Tuition equity—a increasingly less controversial policy goal pushed for years by immigrant-rights advocates—is finally going to become the law of the land after a historic vote today by the Oregon Senate.
The Senate voted 19-11 on HB 2787, which will grant in-state college tuition to Oregon high school graduates who'd been brought into the country illegally. All 16 Democrats voted for it, marking the second time in two years that the chamber has assented to the idea.
The Oregon House, in a more climactic vote last month, had previously approved the bill by a wide margin. And now Governor John Kitzhaber is proudly saying he'll sign it.
"The thousands of young people who work hard in our schools deserve equal access to post-secondary education, and House Bill 2787 opens up that opportunity to them," Kitzhaber said in a statement. "This will help our state capitalize on the investment we've made in these students through the K-12 system while giving them their shot at the American dream. I appreciate the hard work of so many Oregonians to make this possible, and I look forward to signing the bill.”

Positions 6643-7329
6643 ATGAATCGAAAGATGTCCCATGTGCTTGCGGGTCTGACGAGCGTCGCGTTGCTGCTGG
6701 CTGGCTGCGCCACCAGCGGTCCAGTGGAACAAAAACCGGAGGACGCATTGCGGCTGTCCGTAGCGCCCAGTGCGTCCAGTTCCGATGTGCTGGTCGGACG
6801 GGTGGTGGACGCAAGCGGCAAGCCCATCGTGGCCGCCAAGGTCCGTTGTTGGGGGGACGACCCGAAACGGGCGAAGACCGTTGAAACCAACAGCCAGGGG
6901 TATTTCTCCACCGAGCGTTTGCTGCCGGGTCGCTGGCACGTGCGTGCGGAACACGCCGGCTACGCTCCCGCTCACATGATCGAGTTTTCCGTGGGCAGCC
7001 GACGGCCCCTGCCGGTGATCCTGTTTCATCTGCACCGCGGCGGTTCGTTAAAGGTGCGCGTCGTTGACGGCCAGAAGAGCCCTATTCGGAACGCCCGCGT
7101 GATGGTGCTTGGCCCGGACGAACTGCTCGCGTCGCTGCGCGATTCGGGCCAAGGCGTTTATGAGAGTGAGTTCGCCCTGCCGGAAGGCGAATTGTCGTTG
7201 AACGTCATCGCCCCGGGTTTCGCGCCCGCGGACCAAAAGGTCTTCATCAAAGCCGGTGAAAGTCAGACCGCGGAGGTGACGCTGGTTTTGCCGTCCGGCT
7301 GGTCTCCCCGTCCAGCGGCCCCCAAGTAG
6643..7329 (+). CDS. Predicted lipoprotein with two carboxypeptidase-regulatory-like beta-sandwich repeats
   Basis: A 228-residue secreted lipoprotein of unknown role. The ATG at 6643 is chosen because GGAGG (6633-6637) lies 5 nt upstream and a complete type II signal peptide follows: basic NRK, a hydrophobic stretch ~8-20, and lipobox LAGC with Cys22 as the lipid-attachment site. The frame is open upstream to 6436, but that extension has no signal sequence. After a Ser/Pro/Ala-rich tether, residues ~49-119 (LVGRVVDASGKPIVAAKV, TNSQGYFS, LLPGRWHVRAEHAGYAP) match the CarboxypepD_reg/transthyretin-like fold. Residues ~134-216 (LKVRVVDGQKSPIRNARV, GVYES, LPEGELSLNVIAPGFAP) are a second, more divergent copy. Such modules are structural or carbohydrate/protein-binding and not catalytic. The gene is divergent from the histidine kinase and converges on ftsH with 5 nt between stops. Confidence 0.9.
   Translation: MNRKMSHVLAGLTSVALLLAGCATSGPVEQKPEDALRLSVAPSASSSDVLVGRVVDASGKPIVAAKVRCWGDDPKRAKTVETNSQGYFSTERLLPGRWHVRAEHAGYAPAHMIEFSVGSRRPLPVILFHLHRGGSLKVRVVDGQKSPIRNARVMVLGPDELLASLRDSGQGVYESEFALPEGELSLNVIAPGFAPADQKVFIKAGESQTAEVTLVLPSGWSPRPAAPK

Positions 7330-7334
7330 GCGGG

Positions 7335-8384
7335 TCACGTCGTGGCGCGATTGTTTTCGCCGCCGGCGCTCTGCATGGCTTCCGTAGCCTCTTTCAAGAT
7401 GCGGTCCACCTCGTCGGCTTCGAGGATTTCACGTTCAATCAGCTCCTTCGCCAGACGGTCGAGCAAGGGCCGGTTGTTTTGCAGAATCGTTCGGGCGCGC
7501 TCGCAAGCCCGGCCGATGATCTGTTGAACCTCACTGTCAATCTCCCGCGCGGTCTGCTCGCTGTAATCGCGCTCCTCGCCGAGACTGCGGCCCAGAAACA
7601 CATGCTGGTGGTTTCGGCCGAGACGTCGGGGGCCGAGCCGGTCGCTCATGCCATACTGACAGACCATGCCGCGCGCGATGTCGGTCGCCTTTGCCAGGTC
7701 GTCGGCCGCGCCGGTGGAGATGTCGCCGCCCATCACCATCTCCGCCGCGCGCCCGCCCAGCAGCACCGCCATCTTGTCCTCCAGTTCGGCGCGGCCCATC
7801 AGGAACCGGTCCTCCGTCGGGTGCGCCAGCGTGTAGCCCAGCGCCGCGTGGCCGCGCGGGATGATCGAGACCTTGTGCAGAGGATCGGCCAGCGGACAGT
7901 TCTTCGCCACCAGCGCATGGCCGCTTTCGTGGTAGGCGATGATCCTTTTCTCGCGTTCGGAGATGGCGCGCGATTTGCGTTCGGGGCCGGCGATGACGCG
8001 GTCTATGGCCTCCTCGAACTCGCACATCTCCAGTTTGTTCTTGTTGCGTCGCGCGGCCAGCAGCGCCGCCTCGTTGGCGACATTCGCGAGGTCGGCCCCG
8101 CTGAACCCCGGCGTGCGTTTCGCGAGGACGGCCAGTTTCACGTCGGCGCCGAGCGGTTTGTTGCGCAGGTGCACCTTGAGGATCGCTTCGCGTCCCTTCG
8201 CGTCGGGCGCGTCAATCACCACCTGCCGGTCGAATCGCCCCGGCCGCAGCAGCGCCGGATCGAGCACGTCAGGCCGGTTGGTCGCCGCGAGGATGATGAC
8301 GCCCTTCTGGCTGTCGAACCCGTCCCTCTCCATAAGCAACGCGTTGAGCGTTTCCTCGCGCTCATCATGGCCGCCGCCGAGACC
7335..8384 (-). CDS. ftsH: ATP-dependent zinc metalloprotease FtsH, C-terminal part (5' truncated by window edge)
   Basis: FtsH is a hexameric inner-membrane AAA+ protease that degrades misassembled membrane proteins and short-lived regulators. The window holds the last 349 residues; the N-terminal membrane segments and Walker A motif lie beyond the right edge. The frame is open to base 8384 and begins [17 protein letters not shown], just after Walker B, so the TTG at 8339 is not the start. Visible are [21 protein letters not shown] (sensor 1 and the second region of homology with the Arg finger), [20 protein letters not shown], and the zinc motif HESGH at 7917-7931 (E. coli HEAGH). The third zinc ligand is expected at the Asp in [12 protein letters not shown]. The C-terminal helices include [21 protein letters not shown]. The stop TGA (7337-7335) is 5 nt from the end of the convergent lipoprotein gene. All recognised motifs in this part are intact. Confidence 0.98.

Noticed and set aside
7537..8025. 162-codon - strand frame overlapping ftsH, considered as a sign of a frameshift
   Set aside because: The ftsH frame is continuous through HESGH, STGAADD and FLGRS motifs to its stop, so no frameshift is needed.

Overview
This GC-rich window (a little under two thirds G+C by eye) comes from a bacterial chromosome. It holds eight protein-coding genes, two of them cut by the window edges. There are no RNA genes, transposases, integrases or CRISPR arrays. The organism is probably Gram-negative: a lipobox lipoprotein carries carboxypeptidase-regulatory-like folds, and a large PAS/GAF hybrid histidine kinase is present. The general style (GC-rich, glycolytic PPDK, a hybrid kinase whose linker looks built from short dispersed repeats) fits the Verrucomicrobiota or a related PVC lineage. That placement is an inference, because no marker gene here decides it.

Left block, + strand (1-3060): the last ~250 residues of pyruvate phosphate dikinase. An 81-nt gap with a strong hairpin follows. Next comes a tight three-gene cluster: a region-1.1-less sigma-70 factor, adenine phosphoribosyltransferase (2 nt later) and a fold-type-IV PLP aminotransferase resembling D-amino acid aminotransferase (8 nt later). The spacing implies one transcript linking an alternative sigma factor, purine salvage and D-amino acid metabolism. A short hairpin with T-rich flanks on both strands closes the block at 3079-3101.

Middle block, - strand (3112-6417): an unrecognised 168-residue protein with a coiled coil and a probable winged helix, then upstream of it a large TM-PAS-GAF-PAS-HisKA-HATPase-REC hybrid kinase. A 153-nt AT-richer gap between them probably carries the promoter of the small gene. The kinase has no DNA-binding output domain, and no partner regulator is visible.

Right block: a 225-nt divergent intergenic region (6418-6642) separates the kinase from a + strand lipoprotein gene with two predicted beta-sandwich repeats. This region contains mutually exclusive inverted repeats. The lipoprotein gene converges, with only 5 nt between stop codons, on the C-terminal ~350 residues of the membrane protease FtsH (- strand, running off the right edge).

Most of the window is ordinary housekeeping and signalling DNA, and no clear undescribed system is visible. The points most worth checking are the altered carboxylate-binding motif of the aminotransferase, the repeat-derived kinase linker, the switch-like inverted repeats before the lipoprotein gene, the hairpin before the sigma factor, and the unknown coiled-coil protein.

The savings for the immigrant kids who qualify are potentially enormous. According to state figures, paying in-state tuition would save each qualified student $77,580 in tuition costs over four years.
Senate President Peter Courtney first persuaded his colleagues to back a similar bill in 2003 and then again in 2011 but could never get both the House and governor on board at the same time. That changed this year with help from State Representative Michael Dembrow and Speaker Tina Kotek.
“This bill creates a path to opportunity, a path to the American dream,” Courtney said in a statement. “All these students want is the same chance to succeed as their high school classmates.”
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